The Turning Point Is At Hand
At this point, it may be too early to short Herbalife convincingly unless one is willing to wait for an extended period of time for the company to turn. At the same time, it would be unwise to buy Herbalife right now, because of market valuation being above fair value respective to normalized future cash flows.

In the long term, I believe the turning point is at hand. I do not see a scenario where Herbalife continues to increase revenue over the long term by simply recruiting direct sellers to sell a variety of shake powders. Therefore, I do not see Herbalife being around in its current form within the next 10 years.

Personal Predictions

  • Expect to see U.S. sales diminish greatly within the next five years.
  • Expect China to tighten up regulations on Herbalife.
  • Expect Carl Icahn to begin selling his stake in Herbalife at a whopping +70% profit, as he did with Apple due his worries about China. (According to Icahn, his average holding period is 7 years but held Apple stock for approximately 3 years. He has held Herbalife for over 3 years and it will be four years if he holds into January 2017.)

Quick Bull Case / Quick Rebuttal

Bull: There must be a short squeeze due to Bill Ackman covering his short.
Bear: We see the opposite – Icahn unwinding his positions to take profit.

Bull: U.S. is only 22.18% of Herbalife’s sales.
Bear: That is a significant amount, and China comprises another 20.18% which also holds a lot of uncertainty.

Bull: Herbalife’s injunction in the U.S. banning manipulative recruiting practices does not apply overseas, where 78% of its revenue is still being generated.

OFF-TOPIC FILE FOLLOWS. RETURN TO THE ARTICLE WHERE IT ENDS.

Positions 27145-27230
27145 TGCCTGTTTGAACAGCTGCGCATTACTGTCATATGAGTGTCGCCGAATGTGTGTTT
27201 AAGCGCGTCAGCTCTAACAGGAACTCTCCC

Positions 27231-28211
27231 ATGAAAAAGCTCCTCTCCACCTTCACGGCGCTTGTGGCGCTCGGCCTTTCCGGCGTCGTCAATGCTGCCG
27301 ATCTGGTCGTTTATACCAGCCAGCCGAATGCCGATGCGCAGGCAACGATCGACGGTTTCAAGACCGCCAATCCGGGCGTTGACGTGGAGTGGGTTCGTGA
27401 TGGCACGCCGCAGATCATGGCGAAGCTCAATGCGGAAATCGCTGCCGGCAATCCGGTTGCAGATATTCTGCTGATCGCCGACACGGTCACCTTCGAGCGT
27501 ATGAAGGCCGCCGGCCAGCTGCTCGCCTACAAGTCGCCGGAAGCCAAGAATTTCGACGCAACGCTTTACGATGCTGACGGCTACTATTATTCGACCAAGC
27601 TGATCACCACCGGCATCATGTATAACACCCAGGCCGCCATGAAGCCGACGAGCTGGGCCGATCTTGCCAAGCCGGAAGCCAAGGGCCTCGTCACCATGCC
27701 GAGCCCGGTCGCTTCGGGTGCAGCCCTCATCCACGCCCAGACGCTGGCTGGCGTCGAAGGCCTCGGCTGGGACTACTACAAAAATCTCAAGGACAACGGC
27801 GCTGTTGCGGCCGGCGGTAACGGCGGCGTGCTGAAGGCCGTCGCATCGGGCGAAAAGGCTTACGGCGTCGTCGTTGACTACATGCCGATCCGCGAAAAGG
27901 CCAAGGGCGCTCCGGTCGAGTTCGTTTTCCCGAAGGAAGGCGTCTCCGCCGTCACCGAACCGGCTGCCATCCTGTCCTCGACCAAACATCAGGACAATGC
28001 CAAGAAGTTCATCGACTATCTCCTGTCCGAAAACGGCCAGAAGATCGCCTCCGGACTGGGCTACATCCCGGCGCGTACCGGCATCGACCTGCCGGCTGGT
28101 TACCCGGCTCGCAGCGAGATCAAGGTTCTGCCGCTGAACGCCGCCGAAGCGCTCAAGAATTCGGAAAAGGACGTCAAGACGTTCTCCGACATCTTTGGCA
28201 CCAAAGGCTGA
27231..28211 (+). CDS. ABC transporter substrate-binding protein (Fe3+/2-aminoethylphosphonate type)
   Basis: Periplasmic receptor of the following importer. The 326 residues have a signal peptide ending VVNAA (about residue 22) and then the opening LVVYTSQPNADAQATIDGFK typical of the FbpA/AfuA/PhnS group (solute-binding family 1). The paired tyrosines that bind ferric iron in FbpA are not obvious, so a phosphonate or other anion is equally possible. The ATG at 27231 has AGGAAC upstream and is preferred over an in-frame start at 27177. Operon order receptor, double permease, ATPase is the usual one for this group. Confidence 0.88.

Bear: Yes, but for how long can that last before people in those countries also realize that they too cannot make any money selling Herbalife? There will be a tipping point, just like in the United States, and regulations will be made. Time is on the side of the bears, not the bulls.

Bull: Carl Icahn holds a sizable long position.
Bear: Carl Icahn held a sizable position in Apple, too, and he bailed out when he became worried about China. Herbalife might be Carl Icahn’s next Apple.

Although I expect Herbalife to maintain positive gross profits for the near-term, it is very difficult to see a scenario where direct-selling a variety of nutritional shake powders can maintain profitability in the long term when the accounting of revenues were flawed and must now be changed.

In the past, distributors purchasing products for sale counted as revenue so the actual consumer demand for Herbalife’s products is unclear. Moving forward, that is no longer the case in the United States. Although distributors purchasing products for sale will still be counted as revenue, it will be accounted for separately, which will give a very transparent view of Herbalife’s real product demand.

It is also not out of the question that regulators from other countries may also clamp down on Herbalife’s business model and accounting practices. In fact, Herbalife may even choose to willingly implement those accounting changes overseas as a preemptive maneuver to keep regulators off their backs and buy themselves time while preserving cash.

Although I would not consider a short position in Herbalife stock a no-brainer, I consider being bearish at this time a better position than a bullish one, mostly because current price is above my personal fair value appraisal of HLF’s underlying business.

Article Source:

08/12/2016 |